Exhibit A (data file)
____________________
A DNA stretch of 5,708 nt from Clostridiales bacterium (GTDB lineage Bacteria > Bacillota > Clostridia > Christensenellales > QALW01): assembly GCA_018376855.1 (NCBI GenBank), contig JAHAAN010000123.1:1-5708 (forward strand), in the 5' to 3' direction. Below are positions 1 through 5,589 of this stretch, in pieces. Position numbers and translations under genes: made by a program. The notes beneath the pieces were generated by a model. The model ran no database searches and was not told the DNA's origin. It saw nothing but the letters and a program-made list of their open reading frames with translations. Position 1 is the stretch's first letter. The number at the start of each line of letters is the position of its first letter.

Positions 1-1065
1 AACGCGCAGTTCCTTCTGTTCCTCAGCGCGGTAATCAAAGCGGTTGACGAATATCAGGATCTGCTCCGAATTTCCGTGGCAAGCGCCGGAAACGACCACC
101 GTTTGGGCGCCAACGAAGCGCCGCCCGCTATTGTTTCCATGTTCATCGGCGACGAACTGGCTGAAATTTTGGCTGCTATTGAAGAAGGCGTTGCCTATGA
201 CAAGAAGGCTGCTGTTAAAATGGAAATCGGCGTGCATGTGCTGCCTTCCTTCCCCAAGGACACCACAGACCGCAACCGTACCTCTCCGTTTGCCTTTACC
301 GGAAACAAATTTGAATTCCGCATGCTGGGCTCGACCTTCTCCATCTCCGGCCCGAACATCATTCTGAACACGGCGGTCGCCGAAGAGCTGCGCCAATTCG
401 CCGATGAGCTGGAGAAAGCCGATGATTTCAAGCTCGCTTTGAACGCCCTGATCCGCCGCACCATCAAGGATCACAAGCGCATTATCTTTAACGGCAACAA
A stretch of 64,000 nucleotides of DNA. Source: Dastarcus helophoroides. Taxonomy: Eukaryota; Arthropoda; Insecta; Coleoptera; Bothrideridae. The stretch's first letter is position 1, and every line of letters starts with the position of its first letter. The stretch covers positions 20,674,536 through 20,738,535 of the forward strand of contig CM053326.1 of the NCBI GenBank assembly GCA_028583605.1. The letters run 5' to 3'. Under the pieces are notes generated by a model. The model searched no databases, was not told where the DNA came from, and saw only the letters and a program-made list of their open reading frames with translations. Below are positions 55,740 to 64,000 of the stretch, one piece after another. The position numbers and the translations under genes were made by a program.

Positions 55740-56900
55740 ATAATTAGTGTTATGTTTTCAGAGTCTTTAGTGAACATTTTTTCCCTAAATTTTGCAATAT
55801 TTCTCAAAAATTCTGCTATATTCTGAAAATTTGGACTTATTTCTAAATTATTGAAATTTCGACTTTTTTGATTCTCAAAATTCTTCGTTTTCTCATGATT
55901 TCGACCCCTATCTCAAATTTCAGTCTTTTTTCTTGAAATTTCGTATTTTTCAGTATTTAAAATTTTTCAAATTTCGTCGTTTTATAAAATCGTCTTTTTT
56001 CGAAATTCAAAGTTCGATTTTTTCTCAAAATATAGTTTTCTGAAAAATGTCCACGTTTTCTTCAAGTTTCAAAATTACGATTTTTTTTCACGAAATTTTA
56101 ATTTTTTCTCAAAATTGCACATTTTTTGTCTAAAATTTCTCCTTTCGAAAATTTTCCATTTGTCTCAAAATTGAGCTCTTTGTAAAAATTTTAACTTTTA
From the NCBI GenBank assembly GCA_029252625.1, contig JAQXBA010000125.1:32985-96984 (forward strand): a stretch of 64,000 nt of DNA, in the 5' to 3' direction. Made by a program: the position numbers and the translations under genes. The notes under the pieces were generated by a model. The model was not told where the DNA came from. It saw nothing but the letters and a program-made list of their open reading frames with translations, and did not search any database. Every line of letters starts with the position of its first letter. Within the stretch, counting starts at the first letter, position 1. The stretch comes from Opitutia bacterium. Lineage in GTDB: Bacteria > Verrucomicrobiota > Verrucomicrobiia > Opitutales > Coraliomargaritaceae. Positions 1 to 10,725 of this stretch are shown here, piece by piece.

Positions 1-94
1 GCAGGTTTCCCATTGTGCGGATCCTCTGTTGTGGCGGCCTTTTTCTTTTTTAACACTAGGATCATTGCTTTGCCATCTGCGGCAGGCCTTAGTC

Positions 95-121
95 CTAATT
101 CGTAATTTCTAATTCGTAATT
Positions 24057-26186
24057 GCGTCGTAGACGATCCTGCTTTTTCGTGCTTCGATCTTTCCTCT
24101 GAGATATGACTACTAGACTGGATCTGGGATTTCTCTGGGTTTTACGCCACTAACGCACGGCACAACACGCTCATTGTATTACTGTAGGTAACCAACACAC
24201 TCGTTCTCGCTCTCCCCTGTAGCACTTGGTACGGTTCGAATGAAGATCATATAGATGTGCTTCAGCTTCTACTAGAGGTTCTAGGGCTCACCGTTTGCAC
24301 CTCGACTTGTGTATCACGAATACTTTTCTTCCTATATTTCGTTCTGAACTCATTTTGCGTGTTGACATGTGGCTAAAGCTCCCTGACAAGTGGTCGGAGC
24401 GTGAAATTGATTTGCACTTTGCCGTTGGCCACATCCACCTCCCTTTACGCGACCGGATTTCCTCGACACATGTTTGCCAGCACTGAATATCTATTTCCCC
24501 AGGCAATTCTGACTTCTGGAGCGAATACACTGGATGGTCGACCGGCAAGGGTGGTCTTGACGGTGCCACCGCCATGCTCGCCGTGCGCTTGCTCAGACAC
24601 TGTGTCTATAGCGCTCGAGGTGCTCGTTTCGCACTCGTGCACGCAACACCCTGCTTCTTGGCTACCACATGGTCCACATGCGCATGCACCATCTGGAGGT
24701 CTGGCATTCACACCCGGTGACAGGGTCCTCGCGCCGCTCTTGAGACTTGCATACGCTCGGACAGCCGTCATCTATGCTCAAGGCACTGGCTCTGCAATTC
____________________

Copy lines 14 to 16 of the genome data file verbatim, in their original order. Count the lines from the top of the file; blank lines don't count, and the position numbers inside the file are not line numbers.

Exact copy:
56101 ATTTTTTCTCAAAATTGCACATTTTTTGTCTAAAATTTCTCCTTTCGAAAATTTTCCATTTGTCTCAAAATTGAGCTCTTTGTAAAAATTTTAACTTTTA
From the NCBI GenBank assembly GCA_029252625.1, contig JAQXBA010000125.1:32985-96984 (forward strand): a stretch of 64,000 nt of DNA, in the 5' to 3' direction. Made by a program: the position numbers and the translations under genes. The notes under the pieces were generated by a model. The model was not told where the DNA came from. It saw nothing but the letters and a program-made list of their open reading frames with translations, and did not search any database. Every line of letters starts with the position of its first letter. Within the stretch, counting starts at the first letter, position 1. The stretch comes from Opitutia bacterium. Lineage in GTDB: Bacteria > Verrucomicrobiota > Verrucomicrobiia > Opitutales > Coraliomargaritaceae. Positions 1 to 10,725 of this stretch are shown here, piece by piece.

Positions 1-94